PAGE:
The nonprofit Pine Brook Golf Club faces an uncertain future after its board of directors, struggling with club finances, decided not to open the club’s nine-hole course this year.
The organization is behind on payments to NBT Bank on a $325,000 loan it took out in February 2010, and it also owes the Fulton County Economic Development Corp. approximately $50,000. Both mortgages are secured by the corporation’s primary assets — the golf course and on-site restaurant.
NBT, which is in first position on the mortgage, has not yet called in the loan, according to George Doherty, a bank spokesman.
“At this point, we have not taken any specific action. The decision to close [the golf course] was not our decision, it was their decision. These things do have a normal course. If they fall far behind, there is a normal action that is taken,” he said.
Doherty said Pine Brook’s board is taking steps to prevent foreclosure. Pine Brook President George Ringland was not available for comment for this story.
The nonprofit corporation’s 990 forms, which are filed with the federal Internal Revenue Service, show that Pine Brook had deficits of between $74,000 and $103,000 from 2008 to 2010. Its 990 form for 2011 was not available.
Michael Reese, president and chief executive officer of the Fulton County Center for Regional Growth, parent corporation of the Fulton County EDC, said the EDC’s collateral “is a mortgage on the property [that] sits behind a mortgage held by NBT Bank. They are the primary lender and they will drive this. We would try to work along with them, to try and protect the lien.”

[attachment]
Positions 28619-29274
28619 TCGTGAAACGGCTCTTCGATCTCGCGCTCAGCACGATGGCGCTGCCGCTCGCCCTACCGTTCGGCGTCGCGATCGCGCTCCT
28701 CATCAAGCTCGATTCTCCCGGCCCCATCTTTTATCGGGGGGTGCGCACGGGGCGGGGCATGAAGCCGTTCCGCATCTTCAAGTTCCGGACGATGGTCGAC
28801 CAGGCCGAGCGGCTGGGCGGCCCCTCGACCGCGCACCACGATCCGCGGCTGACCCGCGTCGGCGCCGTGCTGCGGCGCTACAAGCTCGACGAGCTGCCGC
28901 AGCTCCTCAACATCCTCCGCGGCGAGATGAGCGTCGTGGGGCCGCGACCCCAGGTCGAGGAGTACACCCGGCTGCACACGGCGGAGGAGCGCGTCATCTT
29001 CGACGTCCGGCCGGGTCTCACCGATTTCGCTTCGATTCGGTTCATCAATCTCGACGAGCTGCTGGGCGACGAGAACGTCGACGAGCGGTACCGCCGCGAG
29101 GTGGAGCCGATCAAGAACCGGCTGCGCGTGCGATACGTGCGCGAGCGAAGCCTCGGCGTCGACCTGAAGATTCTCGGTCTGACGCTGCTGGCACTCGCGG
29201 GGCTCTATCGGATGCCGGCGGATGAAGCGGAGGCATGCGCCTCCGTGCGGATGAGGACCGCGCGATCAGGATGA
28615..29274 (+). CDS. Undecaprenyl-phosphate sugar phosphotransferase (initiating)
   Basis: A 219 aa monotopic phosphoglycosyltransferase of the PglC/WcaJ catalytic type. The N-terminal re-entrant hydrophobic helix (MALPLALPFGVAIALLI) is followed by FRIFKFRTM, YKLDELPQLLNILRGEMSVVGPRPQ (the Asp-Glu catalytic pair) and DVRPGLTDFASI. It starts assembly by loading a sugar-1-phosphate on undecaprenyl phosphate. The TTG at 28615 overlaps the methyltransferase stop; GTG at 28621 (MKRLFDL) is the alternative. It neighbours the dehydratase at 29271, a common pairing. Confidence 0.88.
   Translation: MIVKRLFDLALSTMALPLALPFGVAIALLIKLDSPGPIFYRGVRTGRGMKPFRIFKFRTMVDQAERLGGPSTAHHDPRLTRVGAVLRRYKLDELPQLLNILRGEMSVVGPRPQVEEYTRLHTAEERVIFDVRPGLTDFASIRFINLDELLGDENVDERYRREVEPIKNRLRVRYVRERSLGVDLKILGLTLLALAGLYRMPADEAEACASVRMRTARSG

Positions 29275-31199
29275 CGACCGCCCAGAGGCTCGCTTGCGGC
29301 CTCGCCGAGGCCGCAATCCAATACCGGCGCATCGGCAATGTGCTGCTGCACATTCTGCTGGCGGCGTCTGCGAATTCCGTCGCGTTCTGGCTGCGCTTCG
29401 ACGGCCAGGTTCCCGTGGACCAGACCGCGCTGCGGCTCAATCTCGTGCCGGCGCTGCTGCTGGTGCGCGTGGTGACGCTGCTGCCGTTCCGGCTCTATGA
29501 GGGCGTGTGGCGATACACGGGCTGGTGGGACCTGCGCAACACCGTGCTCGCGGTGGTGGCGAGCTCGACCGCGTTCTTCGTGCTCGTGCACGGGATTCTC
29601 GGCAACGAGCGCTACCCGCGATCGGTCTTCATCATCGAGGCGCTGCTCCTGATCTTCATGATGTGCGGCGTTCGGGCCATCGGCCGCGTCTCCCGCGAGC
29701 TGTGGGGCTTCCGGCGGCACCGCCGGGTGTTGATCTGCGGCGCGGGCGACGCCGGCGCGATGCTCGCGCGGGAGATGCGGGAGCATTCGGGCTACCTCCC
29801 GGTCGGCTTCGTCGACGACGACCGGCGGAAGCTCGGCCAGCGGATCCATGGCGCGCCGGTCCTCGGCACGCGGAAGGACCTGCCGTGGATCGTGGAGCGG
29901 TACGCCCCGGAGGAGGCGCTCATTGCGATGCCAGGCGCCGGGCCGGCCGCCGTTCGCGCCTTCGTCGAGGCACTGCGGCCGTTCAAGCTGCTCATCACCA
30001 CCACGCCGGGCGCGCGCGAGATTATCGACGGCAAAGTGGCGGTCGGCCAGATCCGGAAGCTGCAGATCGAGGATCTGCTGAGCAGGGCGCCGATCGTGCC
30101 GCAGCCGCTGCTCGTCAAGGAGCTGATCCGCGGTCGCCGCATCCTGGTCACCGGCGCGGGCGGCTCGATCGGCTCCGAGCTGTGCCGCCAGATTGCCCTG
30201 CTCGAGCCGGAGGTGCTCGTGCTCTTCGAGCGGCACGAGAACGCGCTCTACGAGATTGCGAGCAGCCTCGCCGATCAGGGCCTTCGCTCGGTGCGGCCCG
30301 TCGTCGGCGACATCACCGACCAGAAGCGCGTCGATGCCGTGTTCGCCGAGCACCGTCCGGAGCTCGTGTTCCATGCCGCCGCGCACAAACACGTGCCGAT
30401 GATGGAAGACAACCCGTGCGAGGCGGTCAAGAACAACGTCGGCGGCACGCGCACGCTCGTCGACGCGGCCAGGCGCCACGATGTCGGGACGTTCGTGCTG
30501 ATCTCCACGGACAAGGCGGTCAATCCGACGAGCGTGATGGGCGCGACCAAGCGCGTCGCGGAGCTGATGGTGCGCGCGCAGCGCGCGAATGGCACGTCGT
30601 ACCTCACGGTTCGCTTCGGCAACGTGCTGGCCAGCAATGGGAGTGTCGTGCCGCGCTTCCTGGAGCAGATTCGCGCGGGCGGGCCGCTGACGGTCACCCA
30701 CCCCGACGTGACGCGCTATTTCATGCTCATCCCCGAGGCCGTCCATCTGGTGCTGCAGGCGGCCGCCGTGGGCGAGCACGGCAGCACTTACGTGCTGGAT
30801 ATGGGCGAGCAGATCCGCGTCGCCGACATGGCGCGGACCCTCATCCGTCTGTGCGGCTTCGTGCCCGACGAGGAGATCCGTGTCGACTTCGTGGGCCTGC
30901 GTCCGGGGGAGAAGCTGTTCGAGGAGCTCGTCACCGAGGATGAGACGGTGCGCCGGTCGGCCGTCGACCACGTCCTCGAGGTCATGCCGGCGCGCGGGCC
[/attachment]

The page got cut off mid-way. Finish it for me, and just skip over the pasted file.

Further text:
Reese said his hope is Pine Brook can be kept in place as a golf course, operated either by the current nonprofit corporation or by a successor. But he said the current corporation may not be able to operate the golf course. “It is questionable they will run it as a golf course. They could transfer ownership,” he said. “If they are not going to run it, I hope we can find someone else to run it.”
Reese also hopes the board opens the on-site restaurant, to generate some revenue for the creditors. “It is one of these quality-of-life issues. These types of amenities are great in helping people enjoy living here and working here,” he said.
The property has some unusual deed restrictions, officials said. If the Pine Brook corporation ceases to operate the golf course, the course reverts to the city of Gloversville. The city must then operate and maintain it as a recreational facility. If the city declines, the property goes to Nathan Littauer Hospital. In both scenarios, the new operators assume the nonprofit’s debts and liabilities, Reese said.
He added that the value of the property exceeds that of the mortgages. The property has a value of more than $2 million, according to the corporation’s 990 form.
The NBT mortgage goes back to 1996 when Pine Brook borrowed $275,000. Pine Brook borrowed $70,000 in 2005 and $91,000 in 2010. The loans were consolidated Feb. 19, 2010, according to documents filed with the Fulton County Clerk’s Office.
Pine Brook borrowed $50,000 from the EDC on May 9, 2011, according to county records. Reese said Pine Brook made some payments on the loan but is not current on its payments.
Reese said EDC loaned money to Pine Brook as part of its mission, which is often to fill in gaps on conventional loans. He said some of its loans are to high-risk projects, but the EDC board fully expects to recover its loan to Pine Brook.
“We were working with the [Pine Brook] board of directors to generate additional revenues outside of golf revenues, such as increasing membership and selling tee-box markers. They made some good attempts to stay in business and keep the golf course running,” he said.
Pine Brook generated $218,000 in revenues in 2010, split between membership fees and program fees; it paid $93,000 in salaries and $140,000 in other expenses.